Aenigmatite

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Aenigmatite
Aenigmatite - Mineralogisches Museum Bonn2.jpg
Aenigmatite from Kangerdluarsuk, Greenland
General
Category Inosilicates
Formula
(repeating unit)
Na2Fe2+5TiSi6O20
Strunz classification 09.DH.40
Crystal symmetry Triclinic pinacoidal
H-M symbol: 1
Space group: P1
Unit cell a = 10.415(1) Å, b = 10.840(1) Å, c = 8.931(1) Å;
α = 105.107(4)°, β = 96.610(5)°, γ = 125.398(4)°;
Z = 2
Identification
Color Velvet-black
Crystal habit Poorly developed prismatic crystals, occurring as irregular clusters
Crystal system Triclinic - pseudomonoclinic
Twinning Complex by rotation perpendicular to (011) or about [010] of the pseudomonoclinic cell; polysynthetic
Cleavage Good on {010} and {100}
Fracture Uneven
Tenacity Brittle
Mohs scale hardness 5.5
Luster Vitreous to greasy
Streak Reddish brown
Diaphaneity Translucent to opaque
Specific gravity 3.81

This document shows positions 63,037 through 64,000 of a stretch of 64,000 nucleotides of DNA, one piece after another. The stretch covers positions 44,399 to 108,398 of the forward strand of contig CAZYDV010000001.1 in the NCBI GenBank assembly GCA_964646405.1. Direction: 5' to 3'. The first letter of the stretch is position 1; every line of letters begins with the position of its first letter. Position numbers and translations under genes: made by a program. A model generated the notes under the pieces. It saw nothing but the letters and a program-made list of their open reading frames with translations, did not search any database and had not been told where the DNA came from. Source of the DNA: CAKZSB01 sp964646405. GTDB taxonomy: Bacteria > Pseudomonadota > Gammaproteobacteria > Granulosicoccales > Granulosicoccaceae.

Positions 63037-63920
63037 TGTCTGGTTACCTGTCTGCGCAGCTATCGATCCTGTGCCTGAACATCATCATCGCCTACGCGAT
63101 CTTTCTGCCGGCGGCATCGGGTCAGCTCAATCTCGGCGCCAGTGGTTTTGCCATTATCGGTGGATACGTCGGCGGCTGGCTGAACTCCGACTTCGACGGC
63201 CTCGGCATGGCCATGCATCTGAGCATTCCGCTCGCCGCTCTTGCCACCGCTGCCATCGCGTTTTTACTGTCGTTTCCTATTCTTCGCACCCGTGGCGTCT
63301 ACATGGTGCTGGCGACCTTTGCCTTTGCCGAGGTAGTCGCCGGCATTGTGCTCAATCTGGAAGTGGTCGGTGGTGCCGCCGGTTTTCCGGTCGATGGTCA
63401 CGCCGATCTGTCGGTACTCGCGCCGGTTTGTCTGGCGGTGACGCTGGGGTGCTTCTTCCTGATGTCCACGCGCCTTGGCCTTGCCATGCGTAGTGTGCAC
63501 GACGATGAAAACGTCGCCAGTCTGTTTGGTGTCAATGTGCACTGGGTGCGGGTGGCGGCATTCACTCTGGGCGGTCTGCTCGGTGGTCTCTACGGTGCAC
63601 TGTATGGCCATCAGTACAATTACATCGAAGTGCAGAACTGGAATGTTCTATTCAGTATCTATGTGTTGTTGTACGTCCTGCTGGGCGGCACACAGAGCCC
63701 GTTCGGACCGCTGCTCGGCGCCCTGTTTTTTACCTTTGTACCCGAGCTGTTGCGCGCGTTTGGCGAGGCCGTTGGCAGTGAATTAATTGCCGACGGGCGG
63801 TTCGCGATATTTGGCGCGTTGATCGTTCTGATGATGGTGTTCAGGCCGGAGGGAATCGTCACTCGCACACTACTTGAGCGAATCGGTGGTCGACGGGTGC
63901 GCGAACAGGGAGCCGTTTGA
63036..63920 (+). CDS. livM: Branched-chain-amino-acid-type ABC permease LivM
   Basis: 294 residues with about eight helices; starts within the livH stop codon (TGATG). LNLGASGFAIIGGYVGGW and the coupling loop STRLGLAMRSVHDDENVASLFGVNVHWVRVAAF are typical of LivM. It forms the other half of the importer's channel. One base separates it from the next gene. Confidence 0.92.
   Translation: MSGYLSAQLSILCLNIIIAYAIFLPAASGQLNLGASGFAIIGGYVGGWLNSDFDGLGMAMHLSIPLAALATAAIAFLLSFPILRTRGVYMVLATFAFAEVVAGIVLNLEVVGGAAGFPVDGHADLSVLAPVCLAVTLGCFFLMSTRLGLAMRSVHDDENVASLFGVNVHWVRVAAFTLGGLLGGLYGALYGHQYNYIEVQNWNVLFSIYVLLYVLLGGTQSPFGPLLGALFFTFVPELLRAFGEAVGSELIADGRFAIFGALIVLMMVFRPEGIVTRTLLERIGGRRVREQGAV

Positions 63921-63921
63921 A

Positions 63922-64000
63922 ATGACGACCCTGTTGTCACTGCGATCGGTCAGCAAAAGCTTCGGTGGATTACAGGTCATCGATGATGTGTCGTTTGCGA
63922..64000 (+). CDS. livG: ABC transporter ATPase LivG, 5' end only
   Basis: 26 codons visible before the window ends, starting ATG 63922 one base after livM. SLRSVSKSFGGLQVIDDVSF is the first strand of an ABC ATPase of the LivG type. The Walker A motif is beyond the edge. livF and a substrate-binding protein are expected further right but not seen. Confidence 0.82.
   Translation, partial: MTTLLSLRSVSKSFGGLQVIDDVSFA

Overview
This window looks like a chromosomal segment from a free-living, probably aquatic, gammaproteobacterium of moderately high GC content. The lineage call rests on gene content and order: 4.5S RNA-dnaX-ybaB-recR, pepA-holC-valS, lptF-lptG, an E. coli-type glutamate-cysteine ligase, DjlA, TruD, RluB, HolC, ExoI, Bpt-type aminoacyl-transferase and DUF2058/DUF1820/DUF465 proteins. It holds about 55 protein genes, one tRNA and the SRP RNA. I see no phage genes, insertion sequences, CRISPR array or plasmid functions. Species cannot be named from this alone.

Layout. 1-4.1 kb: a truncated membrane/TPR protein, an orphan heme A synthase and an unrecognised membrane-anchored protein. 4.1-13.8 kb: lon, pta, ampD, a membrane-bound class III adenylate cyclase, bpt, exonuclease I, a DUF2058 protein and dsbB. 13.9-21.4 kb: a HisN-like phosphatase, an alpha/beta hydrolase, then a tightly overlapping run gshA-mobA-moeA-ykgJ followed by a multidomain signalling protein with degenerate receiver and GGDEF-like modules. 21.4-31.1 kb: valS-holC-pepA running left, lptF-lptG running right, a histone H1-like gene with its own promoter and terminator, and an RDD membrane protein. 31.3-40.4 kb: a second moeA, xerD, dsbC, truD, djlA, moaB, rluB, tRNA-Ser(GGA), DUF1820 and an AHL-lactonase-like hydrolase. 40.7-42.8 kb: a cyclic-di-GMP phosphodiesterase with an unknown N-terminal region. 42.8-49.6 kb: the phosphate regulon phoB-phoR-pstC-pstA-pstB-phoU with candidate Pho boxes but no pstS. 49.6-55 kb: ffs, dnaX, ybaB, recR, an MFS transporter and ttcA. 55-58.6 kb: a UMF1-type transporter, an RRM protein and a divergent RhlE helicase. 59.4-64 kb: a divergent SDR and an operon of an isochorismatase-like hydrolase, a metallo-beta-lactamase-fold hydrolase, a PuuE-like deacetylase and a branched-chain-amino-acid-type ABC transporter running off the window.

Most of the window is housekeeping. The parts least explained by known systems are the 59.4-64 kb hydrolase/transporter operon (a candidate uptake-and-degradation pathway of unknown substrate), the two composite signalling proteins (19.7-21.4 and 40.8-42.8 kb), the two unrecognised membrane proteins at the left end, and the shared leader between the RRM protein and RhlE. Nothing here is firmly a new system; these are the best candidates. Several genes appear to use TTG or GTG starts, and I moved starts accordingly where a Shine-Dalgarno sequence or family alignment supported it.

Optical properties Biaxial (+)
Refractive index nα = 1.780 - 1.800 nβ = 1.800 - 1.820 nγ = 1.870 - 1.900
Birefringence δ = 0.090 - 0.100
Pleochroism X = yellow brown; Y = red-brown; Z = dark brown to black
2V angle Measured: 27° to 55°
Dispersion r < v; very strong
References [1][2][3]

Aenigmatite, also known as Cossyrite after Cossyra, the ancient name of Pantelleria, is a sodium, iron, titanium inosilicate mineral. The chemical formula is Na2Fe2+5TiSi6O20 and its structure consists of single tetrahedral chains with a repeat unit of four and complex side branches. It forms brown to black triclinic lamellar crystals. It has Mohs hardness of 5.5 to 6 and specific gravity of 3.74 to 3.85. Aenigmatite forms a solid-solution series with wilkinsonite, Na2Fe2+4Fe3+2Si6O20.

Aenigmatite is primarily found in peralkaline volcanic rocks, pegmatites, and granites as well as silica-poor intrusive rocks. It was first described by August Breithaupt in 1865 for an occurrence in the Ilimaussaq intrusive complex of southwest Greenland. Its name comes from αίνιγμα, the Greek word for "riddle".

It was also reported from the Kaidun meteorite, possibly a Mars meteorite, which landed on March 1980 in South Yemen. Other notable studied occurrences include:

References[edit]